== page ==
US defence firms must tap into Make in India: Rajnath Singh

Updated on Apr 22, 2022 01:38 AM IST

Defence minister Rajnath Singh’s pitch for increased US participation in the Indian defence sector came amid New Delhi’s renewed thrust on indigenisation of weapons and systems, cutting down military imports and getting a toehold in foreign defence markets.

Defence minister Rajnath Singh addressing American Chamber of Commerce in India. (PTI)
Defence minister Rajnath Singh addressing American Chamber of Commerce in India. (PTI)
By, New Delhi

Defence minister Rajnath Singh on Thursday made a fresh pitch to American firms to carry out joint research and development, co-production of systems, and manufacturing and maintenance of military hardware in the country to tap the opportunities under the ‘Make in India, Make for the World’ initiative.

“Of late, some US companies have expanded their local presence in partnership with Indian industry to achieve our aim of ‘Make in India, Make for the World’. We believe this is just a beginning,” he said while addressing the members of the American Chamber of Commerce in India.

“With increasing business, we aspire for increased investments by US companies in India. Making full use of the Industrial Security Agreement (ISA), we need to facilitate collaboration and indigenisation of defence technology and boost the participation of US and Indian companies in each other’s defence supply chains,” he said.

The two countries had signed ISA in December 2019 to facilitate the exchange of classified information between their defence industries.

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Singh’s pitch for increased US participation in the Indian defence sector came amid New Delhi’s renewed thrust on indigenisation of weapons and systems, cutting down military imports and getting a toehold in foreign defence markets.

In a renewed push for Atmanirbhar (self-reliant) Bharat, India has imposed a phased import ban on 310 different weapons and systems during the last two years. These weapons and platforms will be indigenised in phases over the next five to six years.

Singh had earlier said that even under the Atmanirbhar Bharat Abhiyan, there are provisions that provide opportunities to foreign companies to invest, collaborate, set up joint ventures and earn profit.

Singh’s comments also came amid India’s balancing act between Russia and the US following the Ukraine war and Washington’s attempts to wean India away from its dependence on Russian military hardware.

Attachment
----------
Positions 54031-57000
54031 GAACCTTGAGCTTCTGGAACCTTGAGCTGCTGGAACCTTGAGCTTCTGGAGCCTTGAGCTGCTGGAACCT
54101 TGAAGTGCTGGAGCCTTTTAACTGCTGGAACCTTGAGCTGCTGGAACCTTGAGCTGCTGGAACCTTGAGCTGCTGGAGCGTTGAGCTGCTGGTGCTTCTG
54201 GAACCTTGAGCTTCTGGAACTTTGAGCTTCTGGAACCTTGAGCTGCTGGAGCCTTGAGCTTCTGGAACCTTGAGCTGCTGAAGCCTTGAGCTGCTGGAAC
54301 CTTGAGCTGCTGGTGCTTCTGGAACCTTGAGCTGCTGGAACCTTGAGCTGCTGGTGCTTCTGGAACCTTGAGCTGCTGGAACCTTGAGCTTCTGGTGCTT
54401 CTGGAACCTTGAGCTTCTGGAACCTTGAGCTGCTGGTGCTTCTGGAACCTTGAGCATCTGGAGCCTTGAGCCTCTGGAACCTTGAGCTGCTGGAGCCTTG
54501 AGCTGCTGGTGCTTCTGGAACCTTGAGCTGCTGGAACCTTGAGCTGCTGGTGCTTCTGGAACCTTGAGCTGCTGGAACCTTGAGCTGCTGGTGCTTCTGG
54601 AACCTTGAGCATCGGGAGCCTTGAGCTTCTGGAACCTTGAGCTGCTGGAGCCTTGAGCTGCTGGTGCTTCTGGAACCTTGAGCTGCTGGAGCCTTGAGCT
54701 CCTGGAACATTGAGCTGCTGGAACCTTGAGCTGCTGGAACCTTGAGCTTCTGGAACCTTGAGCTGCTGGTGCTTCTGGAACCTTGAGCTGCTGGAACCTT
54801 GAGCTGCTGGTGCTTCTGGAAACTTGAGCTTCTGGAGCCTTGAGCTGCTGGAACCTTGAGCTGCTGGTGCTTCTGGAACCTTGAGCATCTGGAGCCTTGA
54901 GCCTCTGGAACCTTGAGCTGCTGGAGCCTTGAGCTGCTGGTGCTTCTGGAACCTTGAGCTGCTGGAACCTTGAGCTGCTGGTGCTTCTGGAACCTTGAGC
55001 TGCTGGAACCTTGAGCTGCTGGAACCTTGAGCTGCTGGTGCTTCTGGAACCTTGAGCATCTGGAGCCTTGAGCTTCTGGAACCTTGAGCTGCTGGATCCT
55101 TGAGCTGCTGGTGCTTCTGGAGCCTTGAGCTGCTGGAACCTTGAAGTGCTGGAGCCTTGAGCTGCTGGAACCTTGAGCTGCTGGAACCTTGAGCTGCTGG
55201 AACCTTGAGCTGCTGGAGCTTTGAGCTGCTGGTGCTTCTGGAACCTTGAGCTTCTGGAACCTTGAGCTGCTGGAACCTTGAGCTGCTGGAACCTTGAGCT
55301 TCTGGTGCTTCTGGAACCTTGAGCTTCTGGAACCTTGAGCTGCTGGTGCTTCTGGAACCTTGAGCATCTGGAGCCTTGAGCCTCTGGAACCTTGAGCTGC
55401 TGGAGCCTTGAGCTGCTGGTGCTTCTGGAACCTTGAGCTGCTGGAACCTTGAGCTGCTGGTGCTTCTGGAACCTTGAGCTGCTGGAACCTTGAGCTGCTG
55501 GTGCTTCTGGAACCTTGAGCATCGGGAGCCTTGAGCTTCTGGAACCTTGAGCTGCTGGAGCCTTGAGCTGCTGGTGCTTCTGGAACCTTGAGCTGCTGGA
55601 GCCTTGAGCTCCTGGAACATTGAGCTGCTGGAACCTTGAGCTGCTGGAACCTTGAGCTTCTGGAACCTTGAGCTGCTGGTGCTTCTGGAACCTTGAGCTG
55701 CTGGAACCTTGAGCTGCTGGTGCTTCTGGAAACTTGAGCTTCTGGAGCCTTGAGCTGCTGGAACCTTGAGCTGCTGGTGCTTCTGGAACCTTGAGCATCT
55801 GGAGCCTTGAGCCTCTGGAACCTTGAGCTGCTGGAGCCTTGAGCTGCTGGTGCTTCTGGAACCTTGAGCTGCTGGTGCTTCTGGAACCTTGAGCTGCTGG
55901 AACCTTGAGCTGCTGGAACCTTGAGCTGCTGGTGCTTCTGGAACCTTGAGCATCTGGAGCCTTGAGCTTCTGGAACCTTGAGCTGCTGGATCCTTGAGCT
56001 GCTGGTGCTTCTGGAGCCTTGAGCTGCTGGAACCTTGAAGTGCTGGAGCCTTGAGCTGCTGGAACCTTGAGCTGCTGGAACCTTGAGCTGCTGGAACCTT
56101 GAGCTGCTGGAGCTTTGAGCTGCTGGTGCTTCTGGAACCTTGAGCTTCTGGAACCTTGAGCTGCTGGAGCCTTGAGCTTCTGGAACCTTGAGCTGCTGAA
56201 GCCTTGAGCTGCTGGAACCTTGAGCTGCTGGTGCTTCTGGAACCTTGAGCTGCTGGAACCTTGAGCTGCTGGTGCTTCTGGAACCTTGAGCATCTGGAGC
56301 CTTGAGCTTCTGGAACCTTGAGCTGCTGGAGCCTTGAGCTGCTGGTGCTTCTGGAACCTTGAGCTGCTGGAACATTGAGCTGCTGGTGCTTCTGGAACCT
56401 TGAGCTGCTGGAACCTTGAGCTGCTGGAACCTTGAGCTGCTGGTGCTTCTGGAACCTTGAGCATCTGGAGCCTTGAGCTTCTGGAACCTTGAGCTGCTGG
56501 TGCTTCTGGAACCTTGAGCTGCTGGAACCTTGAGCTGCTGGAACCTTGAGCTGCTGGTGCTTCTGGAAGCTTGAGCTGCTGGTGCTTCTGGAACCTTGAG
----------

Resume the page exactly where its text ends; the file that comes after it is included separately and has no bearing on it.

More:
In an interview with HT this month, Singh said the US was aware that India and Russia are “natural allies” and enjoy stable ties. He said at the same time, India would not allow its relationship with a third country to adversely affect US “core national interests”.

Senior US diplomats Donald Lu and Victoria Nuland last month met top Indian officials, including external affairs minister S Jaishankar, in New Delhi with an offer to provide alternatives for the supply of weapons, systems and spares to keep the Indian armed forces battle-ready.

“What the US has offered is not only feasible but also desirable if done the right way. The US can help us by not imposing sanctions for dealing with Russia. It can facilitate spares and maintenance support till such time we are able to do it on our own. And most importantly, they should give us technology in areas where we are struggling, from small arms to jet engines,” said former navy chief Admiral Arun Prakash (retd), in response to the US offer.

In his address on Thursday, Singh said that US companies had not only been a source of foreign direct investment and employment in India, but they also contributed to India’s defence exports. He said these exports to the US were worth around $2.5 billion during the last five years and constituted 35% of the total exports during this period.

He said the participation of US firms in joint R&D and industrial collaboration with Indian public and private sectors would be important for the success of Atmanirbhar Bharat and would further strengthen the bilateral relationship.

The minister stressed the need to move from a buyer-seller relationship to one of the partner nations, adding that the two countries were poised to leverage each other’s strengths for a bright future.

“When seen from the perspective of strategic convergence, India and the US share a commitment to democracy, pluralism and rule of law. We have a growing convergence of strategic interests as both countries seek a resilient, rules-based international order that safeguards sovereignty and territorial integrity, upholds democratic values and promotes peace and prosperity for all.”

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